Every year thousands of Nepali girls decide to leave home. Sometimes they run away without telling their family of their plans. Some of them are forced by their families to search for a job outside the village. But for about 7000 Nepali girls every year, this dream ends in deception. The job that seemed too-good-to-be-true turns out to be exactly that - too good to be true.
These girls are trafficked across the border to India to work in brothels or are sold into household slavery. It's been called the busiest slave traffic in the world.
Rani was 15-years old when she started thinking of ways to escape her grim future. With a "drunkard" father, and a mother who was often sick, Rani found herself taking care of all household responsibilities and for the care of her siblings. “I have two brothers and a sister,” she says. "As the oldest of the family I felt responsible for them". So when a couple of men offered her a job in India, she believed them and went willingly.
Rani speaks English better than most Nepali girls her age, and when she recounts her story, she chooses her words carefully. She's aware that even by talking about her ordeal she's breaking many taboos.
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This story was originally published on 16 February 2012.
Founder of Maiti Nepal, an organization that tries to intercept the girls before they cross the border, Anuradha Koirala emphasizes how intricate the scam of the traffickers is. “We move to one area and they just move to another once we have left. They’re playing a hide-and-seek game with us” Koirala says.
Koirala is one of the leading figures in the ongoing battle against girl trafficking in Nepal.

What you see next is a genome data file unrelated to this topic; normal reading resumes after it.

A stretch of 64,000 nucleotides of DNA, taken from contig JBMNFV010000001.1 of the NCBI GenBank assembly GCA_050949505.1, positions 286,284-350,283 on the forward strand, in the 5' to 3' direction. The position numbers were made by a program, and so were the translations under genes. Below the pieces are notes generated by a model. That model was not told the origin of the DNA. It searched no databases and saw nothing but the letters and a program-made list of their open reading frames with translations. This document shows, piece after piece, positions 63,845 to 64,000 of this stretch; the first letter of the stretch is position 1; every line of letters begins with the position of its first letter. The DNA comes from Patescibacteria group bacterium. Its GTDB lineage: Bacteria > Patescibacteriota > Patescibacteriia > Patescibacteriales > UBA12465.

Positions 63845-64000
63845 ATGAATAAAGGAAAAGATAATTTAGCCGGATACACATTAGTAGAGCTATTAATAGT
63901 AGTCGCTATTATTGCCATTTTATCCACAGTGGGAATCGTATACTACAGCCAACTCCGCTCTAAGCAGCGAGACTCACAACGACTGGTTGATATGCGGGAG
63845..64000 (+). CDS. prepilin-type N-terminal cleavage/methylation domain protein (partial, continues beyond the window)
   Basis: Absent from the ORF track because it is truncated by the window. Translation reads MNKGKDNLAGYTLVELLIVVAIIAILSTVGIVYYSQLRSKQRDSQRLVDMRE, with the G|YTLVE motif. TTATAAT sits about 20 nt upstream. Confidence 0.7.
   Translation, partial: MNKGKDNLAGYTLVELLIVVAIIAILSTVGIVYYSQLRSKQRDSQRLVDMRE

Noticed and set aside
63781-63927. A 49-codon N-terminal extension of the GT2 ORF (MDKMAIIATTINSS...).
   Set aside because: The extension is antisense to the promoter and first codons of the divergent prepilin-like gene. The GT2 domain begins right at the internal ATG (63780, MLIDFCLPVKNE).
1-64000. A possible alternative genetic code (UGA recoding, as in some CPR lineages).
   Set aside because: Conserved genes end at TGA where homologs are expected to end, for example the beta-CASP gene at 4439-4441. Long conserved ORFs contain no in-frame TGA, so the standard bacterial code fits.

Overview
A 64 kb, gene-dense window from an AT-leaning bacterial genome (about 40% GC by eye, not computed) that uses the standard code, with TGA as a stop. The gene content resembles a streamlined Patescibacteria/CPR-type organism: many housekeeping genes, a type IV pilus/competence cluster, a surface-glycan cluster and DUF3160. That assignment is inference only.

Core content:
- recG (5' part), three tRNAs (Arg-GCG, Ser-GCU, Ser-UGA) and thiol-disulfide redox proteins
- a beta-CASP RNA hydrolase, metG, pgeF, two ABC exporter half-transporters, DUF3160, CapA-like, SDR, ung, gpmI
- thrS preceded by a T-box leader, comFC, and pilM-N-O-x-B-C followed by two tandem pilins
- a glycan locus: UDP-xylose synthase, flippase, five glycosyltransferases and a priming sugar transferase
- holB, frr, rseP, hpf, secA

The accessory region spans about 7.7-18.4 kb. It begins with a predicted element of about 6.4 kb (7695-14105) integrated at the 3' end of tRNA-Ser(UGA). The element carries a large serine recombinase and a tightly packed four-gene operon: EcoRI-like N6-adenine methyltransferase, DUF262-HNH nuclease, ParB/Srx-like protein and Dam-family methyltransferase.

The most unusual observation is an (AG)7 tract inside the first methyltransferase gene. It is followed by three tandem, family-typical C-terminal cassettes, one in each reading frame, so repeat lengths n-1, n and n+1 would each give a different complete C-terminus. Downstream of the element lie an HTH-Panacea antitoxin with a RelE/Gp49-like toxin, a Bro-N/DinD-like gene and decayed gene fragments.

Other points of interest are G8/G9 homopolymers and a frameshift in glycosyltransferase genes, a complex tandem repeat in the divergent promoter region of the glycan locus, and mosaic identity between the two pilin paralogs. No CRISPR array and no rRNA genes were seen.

“After we got democracy in 1990 People talked a lot about the problem of trafficking, but it was focused on Kathmandu. I thought that we should start in rural areas instead of the capital.
Today 5000 to 7000 girls are trafficked every year in Nepal. Though this is still a very high number, it is getting better since NGO’s like Maiti Nepal got involved. Because as history shows, not much is to be expected of the Nepalese government.
During an extensive raid on Indian brothels in 1996, 148 Nepalese women were rescued. The government refused to bring the trafficked women back home. They feared the HIV infected women would spread the decease. It was because if the efforts of a group of NGO that the women were able to return home.
“It is not only the responsibility of Maiti Nepal to look after trafficking victims. It is also the government’s task, but they are not playing a role because of the political instability in Nepal” Says a disappointed Anuradha Koirala.
In 1996, a group of women who were rescued from Indian brothels got together. Determined to take their fate into their own hands, they founded Shakti Samuha. It is the first NGO in the country that is entirely run by trafficking survivors.
Rani also works with Shakti Samuha - after she was rescued from her kidnappers, she found that though she'd missed being sold into prostitution, she couldn't go back to her old life. The conservative Nepali society has no room for girls who are no longer a virgin, and infected with HIV.
But Shakti Samuha has given Rani back her confidence, “I cannot escape being a trafficking victim [but now] my job is to help people and that gives me confidence. My future is bright I think”